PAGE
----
Mortgages

In March 2020, we were planning to come to Nova Scotia to go house-hunting ahead of our anticipated May or June 2020 move. Needless to say, our plans changed. Fortunately, we were still able to find a house (via FaceTime) and ended up moving just a bit later than planned (in July 2020). Because of this, though, we ended up buying a house (and getting a mortgage) without ever having set foot in it. We had visited the town that we settled in for about 4 hours in October of 2019, and that’s it.

It worked out great (we’ve been here 18 months and counting and we love it) but it certainly wasn’t what we’d planned. I’d like to share what I’ve learned about the differences between Canadian and American mortgages. And just to be clear — I’ve had one mortgage in each country, so there are undoubtedly some aspects of mortgages that I’m not familiar with. Please feel free to let me know about other differences, or ask questions, in the comments below.

Amortization Period

The amortization period is the length of time it would take to pay off a mortgage making just the regular payments. For American mortgages, this will be the same as the duration (or term) of the mortgage, but not for Canadian mortgages (more on that below). In the US, the most typical amortization period is 30 years, versus 25 years in Canada. Amortizations periods of 15 or 20 years are also common in the US. I’m not sure how common shorter amortization periods are in Canada, but I may be investigating this our mortgage matures in about 3.5 years.

Term / Duration

The term of a mortgage (Canada only) refers to how long the contract is good for. This contract specifies things like interest rate, prepayment terms, etc. In Canada, this is different from the amortization period. For example, we have a 5-year fixed rate mortgage here in Canada, amortized over 25 years. In other words, we’re locked into the current mortgage contract for the first 5 years, and then we’ll renegotiate when that matures. Typical terms in Canada are 5, 7 or 10 years. The good thing about these short terms is that you can typically get a very low interest rate with a 5-year term. The bad thing (obviously) is that this rate is just guaranteed for 5 years and could go up. We went with the 5-year because we wanted the lower rate and we didn’t want to lock ourselves into anything longer because of the limited prepayment terms.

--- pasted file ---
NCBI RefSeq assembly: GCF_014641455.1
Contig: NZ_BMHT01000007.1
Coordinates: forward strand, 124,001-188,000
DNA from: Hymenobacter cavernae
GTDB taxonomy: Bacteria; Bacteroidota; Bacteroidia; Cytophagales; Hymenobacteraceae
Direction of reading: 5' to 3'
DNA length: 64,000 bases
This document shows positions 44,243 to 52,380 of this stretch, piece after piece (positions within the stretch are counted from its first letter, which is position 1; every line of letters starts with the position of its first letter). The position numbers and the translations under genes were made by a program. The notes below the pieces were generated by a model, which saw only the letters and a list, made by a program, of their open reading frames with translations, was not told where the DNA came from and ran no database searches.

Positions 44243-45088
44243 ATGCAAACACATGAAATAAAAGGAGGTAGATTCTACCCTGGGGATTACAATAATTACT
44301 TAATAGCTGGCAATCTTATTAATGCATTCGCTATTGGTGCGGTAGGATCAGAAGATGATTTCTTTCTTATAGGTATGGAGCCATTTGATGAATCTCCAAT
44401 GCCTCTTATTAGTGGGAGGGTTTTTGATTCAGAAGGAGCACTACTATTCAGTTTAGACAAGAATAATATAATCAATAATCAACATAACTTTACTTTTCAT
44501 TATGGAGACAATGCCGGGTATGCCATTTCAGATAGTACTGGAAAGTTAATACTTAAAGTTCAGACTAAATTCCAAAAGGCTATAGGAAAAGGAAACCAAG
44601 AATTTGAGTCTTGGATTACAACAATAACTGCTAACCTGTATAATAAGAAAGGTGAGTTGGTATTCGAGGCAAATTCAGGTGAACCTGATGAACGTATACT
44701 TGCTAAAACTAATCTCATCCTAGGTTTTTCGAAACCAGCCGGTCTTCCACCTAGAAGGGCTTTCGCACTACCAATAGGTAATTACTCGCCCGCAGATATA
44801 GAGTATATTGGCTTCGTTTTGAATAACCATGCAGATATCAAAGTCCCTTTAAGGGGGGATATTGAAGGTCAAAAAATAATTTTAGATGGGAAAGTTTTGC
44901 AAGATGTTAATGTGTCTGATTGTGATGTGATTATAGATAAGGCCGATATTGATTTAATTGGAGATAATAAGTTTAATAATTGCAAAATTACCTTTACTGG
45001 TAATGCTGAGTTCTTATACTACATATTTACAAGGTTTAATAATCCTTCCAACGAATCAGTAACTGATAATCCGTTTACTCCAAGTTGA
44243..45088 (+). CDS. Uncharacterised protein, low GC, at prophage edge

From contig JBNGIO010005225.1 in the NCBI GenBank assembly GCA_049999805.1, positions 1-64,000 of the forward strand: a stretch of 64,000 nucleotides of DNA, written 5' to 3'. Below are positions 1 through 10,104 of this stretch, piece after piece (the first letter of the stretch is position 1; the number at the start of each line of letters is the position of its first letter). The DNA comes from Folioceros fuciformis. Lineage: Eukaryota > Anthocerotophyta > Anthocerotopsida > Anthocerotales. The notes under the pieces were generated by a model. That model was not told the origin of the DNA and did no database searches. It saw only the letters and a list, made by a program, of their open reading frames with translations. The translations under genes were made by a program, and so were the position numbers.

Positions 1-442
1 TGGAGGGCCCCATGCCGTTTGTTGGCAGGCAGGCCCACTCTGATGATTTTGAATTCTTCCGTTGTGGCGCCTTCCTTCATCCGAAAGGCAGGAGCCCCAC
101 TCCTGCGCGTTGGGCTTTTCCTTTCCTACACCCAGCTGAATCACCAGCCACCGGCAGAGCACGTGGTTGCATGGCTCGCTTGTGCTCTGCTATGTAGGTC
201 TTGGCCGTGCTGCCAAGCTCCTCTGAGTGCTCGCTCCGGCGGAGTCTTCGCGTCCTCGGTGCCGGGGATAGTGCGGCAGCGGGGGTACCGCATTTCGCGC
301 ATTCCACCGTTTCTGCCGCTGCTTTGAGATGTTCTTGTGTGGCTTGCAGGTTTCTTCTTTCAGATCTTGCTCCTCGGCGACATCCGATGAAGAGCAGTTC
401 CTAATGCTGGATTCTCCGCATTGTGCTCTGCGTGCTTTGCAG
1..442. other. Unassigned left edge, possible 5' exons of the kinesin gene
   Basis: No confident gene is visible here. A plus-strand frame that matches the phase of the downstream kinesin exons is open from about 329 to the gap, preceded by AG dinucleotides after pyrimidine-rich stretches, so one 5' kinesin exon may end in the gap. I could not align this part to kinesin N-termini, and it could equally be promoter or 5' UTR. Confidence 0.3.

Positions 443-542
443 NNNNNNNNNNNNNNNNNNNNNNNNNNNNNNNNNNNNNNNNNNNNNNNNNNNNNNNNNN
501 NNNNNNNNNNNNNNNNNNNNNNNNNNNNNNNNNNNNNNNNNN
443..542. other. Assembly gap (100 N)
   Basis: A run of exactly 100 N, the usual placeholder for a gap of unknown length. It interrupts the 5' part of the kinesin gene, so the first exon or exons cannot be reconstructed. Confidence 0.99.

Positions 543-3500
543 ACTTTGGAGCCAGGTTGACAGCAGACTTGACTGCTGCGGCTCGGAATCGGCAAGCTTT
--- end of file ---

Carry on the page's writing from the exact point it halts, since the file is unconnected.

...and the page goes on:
Prepayment (aka open or closed mortgages)

In my experience in the US, you can typically prepay as much as you want, whenever you want. If you pay more than your required payment each month, it gets applied directly to the principle. And you can pay it off in full whenever you’d like without penalty.

In Canada, on the other hand, many mortgages are “closed”. That means there is a penalty for prepayment before the end of the mortgage term. In other words, if we were to pay our mortgage off before the 5 years is up (remembering that the amortization period is actually 25 years) we’d have to pay a penalty. This penalty is typically a percentage of the remaining interest in the mortgage term, interest that you’d be avoiding by paying it off early. There are also open mortgages that allow prepayment without penalty, but those typically have higher interest rates.

Closed mortgages typically allow some prepayment without penalty (ours allows 10% annually) but you can’t pay the whole thing off whenever you want. If you move before the mortgage matures, you typically wouldn’t have a penalty because the mortgages are portable (meaning you can apply it to your new house) but I imagine you could run into this problem if you left Canada. Our mortgage is closed. Honestly, that made me uncomfortable at first, but the short term and the very low interest rate (2.44%) helped allay my concerns.

Insurance

I’m not sure how typical this is, but our mortgage in Canada does NOT include our homeowners insurance payment. Perhaps there is some behind the scenes communication going on, but it isn’t clear to me how my bank guarantees that I have insurance. We found insurance ourselves, and paid for it ourselves, for the first year. Then we changed companies the second year. I notified the bank of all of this, but they weren’t particularly bothered by it. In the US (at least, in Florida) the bank made our insurance payments (so they knew we had insurance) and even dictated some coverage terms. In Canada, the bank just asked to be listed as the first payee. So our mortgage payment is just principal, interest and taxes in Canada, whereas in the US it has been principal, interest, taxes and insurance.

Conclusion

I don’t have a strong preference for one mortgage situation or the other. I was initially put off by the “closed” nature of Canadian mortgages, but because I’m not a monthly prepayer I don’t really mind. Our plan is to see how things are doing in 3.5 years and possibly pay off our mortgage then. We’ll owe ~$175K Canadian at that point. If the market is up (in other words, if we aren’t in the midst of a correction), I suspect we’ll just pay it off from a combination of our cash on hand, some I-Bonds, and some of our taxable account. On the other hand, if the market is down and the interest rates are low, we’ll probably just get another 5-year mortgage, likely having invested our cash on hand when the market fell. If interest rates are high, though, and the market is down, I think we’ll pay off a chunk, using whatever cash on hand we have (and probably the I-Bonds as well) but leaving our taxable account alone. I love the idea of not having a mortgage in early retirement, but I’m not wedded to it.

Are there any other differences that you’re aware of between Canadian and US mortgages? Are there any questions that you have?

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